“With financial crime more prevalent than ever, it is important that both companies and governments develop tactics to curb it. Probably the most common way of doing so is to implement anti-money laundering policies that prevent the smuggling of illegally-obtained funds,” Nkungula said.
Both Reserve Bank of Malawi and the Finance Intelligence Authority have evidence that huge sums of illicit funds are possibly being laundered using the Malawian banking system under the disguise of import payments being made by what appears to be legitimate businesses.
“These businesses make huge cash deposits followed by immediate requests for funds transfer to firms in various jurisdictions including China, Dubai, India and Hong Kong. The requests for funds transfers are mostly supported by forged or fake Customs importation documents with the aim of getting around with Exchange Control Regulations,” Finance Intelligence Authority Director General Atuweni-Juwayeyi Agbermodji said.
And in unresolved cases at the Malawi High Court dating back to 2014, 13 Indian owned companies allegedly externalized $4 million in eight separate transactions. Indian companies have long played an important role in Malawi’s business world and now control about 60 percent of the economy through various companies ranging from manufacturing to banks and hotels.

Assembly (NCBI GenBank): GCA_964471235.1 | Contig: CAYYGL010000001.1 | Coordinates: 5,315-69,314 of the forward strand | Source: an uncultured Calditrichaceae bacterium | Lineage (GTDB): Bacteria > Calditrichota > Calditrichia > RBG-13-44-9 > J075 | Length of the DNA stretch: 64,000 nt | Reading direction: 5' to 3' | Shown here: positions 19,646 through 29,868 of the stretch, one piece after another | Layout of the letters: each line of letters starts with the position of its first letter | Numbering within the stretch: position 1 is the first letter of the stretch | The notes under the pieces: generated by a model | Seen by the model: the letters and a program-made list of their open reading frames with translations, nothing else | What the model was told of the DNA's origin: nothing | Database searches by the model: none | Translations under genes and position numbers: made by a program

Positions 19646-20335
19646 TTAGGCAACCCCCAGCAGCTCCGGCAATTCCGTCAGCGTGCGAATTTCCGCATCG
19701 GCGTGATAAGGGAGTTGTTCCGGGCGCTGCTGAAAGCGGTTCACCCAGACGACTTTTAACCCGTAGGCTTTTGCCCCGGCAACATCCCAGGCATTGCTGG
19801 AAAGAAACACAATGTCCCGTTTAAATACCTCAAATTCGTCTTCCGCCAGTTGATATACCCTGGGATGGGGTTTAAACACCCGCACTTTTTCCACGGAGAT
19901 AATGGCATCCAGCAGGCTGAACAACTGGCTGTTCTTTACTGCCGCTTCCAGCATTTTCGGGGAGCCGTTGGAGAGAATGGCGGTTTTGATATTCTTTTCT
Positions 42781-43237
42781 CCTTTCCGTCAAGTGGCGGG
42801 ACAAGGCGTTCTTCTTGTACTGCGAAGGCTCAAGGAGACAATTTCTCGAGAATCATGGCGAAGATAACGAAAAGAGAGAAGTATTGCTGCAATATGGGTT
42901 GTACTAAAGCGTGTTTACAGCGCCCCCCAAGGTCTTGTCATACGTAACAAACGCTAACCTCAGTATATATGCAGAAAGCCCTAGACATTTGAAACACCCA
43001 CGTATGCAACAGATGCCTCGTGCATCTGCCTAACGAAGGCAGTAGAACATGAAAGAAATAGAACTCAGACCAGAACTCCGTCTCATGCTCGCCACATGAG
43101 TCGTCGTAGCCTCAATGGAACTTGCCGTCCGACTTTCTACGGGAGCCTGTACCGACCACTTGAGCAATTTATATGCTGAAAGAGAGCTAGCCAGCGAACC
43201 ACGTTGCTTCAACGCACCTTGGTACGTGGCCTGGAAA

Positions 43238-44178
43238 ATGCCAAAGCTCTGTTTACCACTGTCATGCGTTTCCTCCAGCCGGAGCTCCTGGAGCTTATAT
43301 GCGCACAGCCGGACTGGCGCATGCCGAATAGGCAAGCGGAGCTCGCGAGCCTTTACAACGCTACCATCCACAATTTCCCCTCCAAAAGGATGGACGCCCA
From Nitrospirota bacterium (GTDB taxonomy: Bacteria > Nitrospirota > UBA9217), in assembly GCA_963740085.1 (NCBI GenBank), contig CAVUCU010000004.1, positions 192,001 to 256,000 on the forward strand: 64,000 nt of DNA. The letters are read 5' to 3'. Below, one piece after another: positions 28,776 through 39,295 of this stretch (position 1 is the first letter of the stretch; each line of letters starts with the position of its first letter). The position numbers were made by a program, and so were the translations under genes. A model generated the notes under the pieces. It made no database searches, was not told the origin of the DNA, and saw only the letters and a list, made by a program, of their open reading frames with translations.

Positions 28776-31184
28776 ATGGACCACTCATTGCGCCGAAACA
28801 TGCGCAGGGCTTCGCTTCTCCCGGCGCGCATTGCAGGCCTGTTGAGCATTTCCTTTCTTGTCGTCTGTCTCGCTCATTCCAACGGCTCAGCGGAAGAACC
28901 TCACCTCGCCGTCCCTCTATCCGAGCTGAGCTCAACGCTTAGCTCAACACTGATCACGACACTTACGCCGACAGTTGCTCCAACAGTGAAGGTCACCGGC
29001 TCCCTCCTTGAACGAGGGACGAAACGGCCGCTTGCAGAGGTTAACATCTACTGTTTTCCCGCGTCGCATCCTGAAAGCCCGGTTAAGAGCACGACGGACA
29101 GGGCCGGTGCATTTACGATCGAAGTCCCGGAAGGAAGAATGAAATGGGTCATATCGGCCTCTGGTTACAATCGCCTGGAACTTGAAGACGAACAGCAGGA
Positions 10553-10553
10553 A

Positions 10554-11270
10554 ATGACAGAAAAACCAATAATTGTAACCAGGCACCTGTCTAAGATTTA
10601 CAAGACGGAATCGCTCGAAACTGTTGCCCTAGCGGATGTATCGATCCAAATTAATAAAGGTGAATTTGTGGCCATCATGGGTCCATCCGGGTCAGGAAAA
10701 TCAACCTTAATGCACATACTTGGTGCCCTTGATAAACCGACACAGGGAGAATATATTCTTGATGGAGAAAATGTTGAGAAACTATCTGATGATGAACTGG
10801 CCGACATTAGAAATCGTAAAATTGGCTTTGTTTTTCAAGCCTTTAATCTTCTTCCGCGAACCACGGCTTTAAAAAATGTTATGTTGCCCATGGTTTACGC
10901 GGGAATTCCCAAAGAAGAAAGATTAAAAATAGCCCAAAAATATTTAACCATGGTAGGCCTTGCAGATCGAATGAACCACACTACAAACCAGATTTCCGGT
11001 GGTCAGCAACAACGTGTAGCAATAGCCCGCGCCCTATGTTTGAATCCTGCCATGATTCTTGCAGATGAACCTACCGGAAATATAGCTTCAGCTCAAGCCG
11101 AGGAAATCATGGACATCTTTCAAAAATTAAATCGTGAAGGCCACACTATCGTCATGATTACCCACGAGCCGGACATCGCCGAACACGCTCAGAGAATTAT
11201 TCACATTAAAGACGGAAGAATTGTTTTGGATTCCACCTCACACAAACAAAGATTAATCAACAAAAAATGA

The cases against the 13 Indian companies are known because they have been brought to court by the RBM and FIA.
Broadly, the offences involve the making and use of false documents and deceptions by persons applying for permission to remit abroad large sums of foreign currency.
The companies and individuals are: AMAD, M R – Intertrade Agency and Mozimpex, USMAN, S and BILAL, S – Hasbro Ltd and Verizon, ARIF, M – Noor General Distributors and TS Distributors, RAZZAQ/RAZAQ, M and MANJARA, A S I – Zam Zam Import & Export , GANI, S G and RAZA, N – Premium Commodity Traders Fawa Products; Tarar Enterprises Hong Kong: Vic Charm Ltd, RAWANI, S S [FRS Co Ltd; BT Trading Co; Al Johara; Nantong Junlove Int; HK Polymers], Musa Kariam Ibrahiam of Zambezia Traders, Karamat Ullah Chaudhry and Naeen M. Iqbal.